Many are trying to estimate the expected bean production in Argentina, the third largest bean producing country. Prices could still range from below $9 to above $12 depending on weather and production issues during the next month.
As planting season approaches, corn slowly trends higher. Generally farmers aren’t selling at current values and are hoping for higher prices this summer. While dry weather this summer may trigger higher prices, normal weather would likely mean similar prices to 2017 — a limited trading range.
Last summer, during a brief weather rally, I hedged 25% of my 2018 corn crop at a $4.18 average on Dec futures. I’d like more sold, but selling at $4 (or less) is below my breakeven and I’m unsure how prices will fare through summer. As always, I want prices to go up, but there is a good chance they won’t. Therefore I want to minimize my risk. That’s why over the last 40 days I did the following trades, so I’m profitable if prices remain sideways through the fall.
On 1/18/18, when Dec corn was $3.85 I:
• Sold a $3.70 straddle (where I sell both the put and call for the same price) covering potentially 10% of 2018 production
• Bought a $3.50 put
• Collected a total of 38 cents premium for the trade
• Options expire on the Friday after Thanksgiving.
Then on 2/9/18, when Dec corn was $3.93 I:
• Sold a $3.90 straddle covering potentially another 10% of 2018 production
• Bought another $3.50 put
• Collected a total of 44 cents premium to place the trade
• Options expire on the Friday after Thanksgiving.
What does this mean?
As always, before doing any trade I fully understand all possible market scenarios (i.e. up, down, sideways) and I’m prepared for any outcome. I also write them down, so I don’t forget the rationale behind each trade I do.
- If corn is below $3.57 on 11/23/18, I won’t sell any corn with these trades. However, I still get to keep some of the premium. At most I’ll make 30 cents of premium, if prices are $3.56. At worst I’ll make 20 cents of premium if prices fall below $3.50, but on only 10% of my production.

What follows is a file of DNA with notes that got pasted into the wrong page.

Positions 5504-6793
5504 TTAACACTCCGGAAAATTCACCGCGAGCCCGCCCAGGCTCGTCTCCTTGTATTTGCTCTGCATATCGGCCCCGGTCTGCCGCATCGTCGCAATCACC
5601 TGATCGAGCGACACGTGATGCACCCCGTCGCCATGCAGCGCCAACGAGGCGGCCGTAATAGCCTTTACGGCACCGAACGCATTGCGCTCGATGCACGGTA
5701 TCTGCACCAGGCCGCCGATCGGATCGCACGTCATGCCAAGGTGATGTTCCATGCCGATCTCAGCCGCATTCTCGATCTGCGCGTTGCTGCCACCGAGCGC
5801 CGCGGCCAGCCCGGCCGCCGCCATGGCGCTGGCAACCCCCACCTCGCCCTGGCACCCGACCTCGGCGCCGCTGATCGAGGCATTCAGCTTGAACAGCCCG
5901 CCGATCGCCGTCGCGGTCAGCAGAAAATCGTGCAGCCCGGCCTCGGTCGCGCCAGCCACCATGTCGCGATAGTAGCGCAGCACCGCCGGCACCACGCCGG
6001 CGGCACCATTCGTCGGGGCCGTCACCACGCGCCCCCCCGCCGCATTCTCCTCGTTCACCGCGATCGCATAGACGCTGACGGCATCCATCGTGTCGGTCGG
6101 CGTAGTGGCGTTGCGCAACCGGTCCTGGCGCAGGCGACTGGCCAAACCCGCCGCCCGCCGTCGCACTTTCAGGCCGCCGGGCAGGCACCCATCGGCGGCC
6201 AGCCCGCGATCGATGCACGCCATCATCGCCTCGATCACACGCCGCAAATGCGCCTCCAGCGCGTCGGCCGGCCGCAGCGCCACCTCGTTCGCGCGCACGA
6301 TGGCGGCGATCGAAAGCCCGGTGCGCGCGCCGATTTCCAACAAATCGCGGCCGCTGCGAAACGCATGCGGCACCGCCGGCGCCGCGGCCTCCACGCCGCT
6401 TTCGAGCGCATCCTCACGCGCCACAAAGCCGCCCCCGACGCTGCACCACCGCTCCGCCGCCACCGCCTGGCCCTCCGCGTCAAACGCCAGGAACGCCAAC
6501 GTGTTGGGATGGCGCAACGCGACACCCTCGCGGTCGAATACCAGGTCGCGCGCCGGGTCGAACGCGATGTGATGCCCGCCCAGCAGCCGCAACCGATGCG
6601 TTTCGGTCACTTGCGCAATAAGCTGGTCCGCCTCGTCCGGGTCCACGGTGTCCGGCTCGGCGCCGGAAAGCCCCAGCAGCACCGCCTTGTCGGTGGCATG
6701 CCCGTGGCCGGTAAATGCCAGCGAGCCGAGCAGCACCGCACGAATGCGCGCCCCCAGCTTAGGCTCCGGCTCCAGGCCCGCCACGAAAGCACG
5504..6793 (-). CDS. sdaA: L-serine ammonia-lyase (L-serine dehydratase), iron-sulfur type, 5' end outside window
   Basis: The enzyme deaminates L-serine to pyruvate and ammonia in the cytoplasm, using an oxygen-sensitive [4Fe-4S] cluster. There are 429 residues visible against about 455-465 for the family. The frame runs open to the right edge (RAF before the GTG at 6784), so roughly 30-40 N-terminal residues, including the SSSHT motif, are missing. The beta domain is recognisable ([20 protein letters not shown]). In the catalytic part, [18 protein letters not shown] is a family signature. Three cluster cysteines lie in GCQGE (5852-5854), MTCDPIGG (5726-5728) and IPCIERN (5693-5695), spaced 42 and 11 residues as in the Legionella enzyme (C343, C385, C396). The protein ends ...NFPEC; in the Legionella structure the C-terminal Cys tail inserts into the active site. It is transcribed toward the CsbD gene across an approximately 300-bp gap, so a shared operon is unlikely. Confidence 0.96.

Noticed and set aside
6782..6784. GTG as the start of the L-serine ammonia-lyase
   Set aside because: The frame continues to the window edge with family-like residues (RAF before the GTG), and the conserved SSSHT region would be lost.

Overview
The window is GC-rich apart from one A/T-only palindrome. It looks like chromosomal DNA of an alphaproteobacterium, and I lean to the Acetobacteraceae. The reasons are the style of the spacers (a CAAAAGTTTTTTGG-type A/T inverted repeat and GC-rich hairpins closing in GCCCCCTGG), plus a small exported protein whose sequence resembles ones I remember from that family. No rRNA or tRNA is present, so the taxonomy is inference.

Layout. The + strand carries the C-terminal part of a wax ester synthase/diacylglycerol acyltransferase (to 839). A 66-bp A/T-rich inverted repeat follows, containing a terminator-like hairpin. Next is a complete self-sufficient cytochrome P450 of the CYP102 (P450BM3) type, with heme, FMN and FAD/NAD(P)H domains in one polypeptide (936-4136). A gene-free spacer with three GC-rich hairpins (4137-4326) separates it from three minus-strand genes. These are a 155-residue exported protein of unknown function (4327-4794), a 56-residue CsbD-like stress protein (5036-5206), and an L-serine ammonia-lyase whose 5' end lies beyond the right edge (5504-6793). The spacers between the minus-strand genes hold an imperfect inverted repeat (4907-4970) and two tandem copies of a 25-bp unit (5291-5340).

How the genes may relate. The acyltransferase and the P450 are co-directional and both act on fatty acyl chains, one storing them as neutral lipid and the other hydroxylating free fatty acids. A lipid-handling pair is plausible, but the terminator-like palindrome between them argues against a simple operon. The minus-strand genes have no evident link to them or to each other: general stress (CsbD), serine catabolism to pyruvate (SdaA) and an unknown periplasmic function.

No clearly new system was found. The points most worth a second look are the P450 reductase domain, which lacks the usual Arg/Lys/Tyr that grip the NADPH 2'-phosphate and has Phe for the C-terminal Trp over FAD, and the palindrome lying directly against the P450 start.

- If corn is above $4.20 on 11/23/18, I have to sell 20% of my 2018 production for $4.20.
- If corn is $3.57 – $4.20, the value is represented in the chart below. For instance, if futures prices are $3.70, then I would get $4.30 for my corn. If the futures price is $3.90, then I would get $4.50 but on only 10% of production. Note, the black dot represents what prices were the day I made the last portion of the trade.
In other words, with this trade I’ll be able to reach profitable price points if the market remains sideways on a small portion of my production. Even if prices go up, that’s OK because I’ll still get $4.20 for these trades (plus I have more unpriced corn to sell). Even if prices fall below $3.50, I still get some additional premium (20 to 30 cents) that I can use on a future trade.
Maintaining a flexible marketing strategy has many advantages in maximizing profit potential and minimizing risk. Back on 1/18/18 I was concerned that $4.10 may not be reachable before harvest, therefore I did a straddle trade that was most profitable in a sideways market to spread my risk. Then a month later the market dynamics changed, allowing me to increase my upper range limits of the 1/18/18 trade to provide me more upside. By not only having a marketing strategy in place, but also allowing for flexibility, I can maximize opportunities that becomes available.
I did each of these trades because I think there is a strong chance the market will continue sideways and I want to sell at profitable levels if this happens. While I’m pleased with these trades and I’m willing to accept all possible outcomes, if a sideways market doesn’t continue, it’s obviously not ideal. For instance, if prices plummet, this trade doesn’t have any downside protection. The added 20- to 30-cent premium I will receive will ease the sting, but I still won’t have any additional corn sold because of the trade. On the flip side, if there is a drought and prices rally significantly, I have to sell double the bushels I intended to profit on in a sideways market.
As a farmer who always has more corn to sell, I can’t just sit around and wait for the perfect scenario to sell. With what I know today, a significant rally or price drop seems unlikely. Therefore, including trades in my marketing strategy that are profitable in a sideways market makes the most sense for me right now.
Jon grew up raising corn and soybeans on a farm near Beatrice, NE. Upon graduation from The University of Nebraska in Lincoln, he became a grain merchandiser and has been trading corn, soybeans and other grains for the last 18 years, building relationships with end-users in the process. After successfully marketing his father’s grain and getting his MBA, 10 years ago he started helping farmer clients market their grain based upon his principals of farmer education, reducing risk, understanding storage potential and using basis strategy to maximize individual farm operation profits. A big believer in farmer education of futures trading, Jon writes a weekly commentary to farmers interested in learning more and growing their farm operations.
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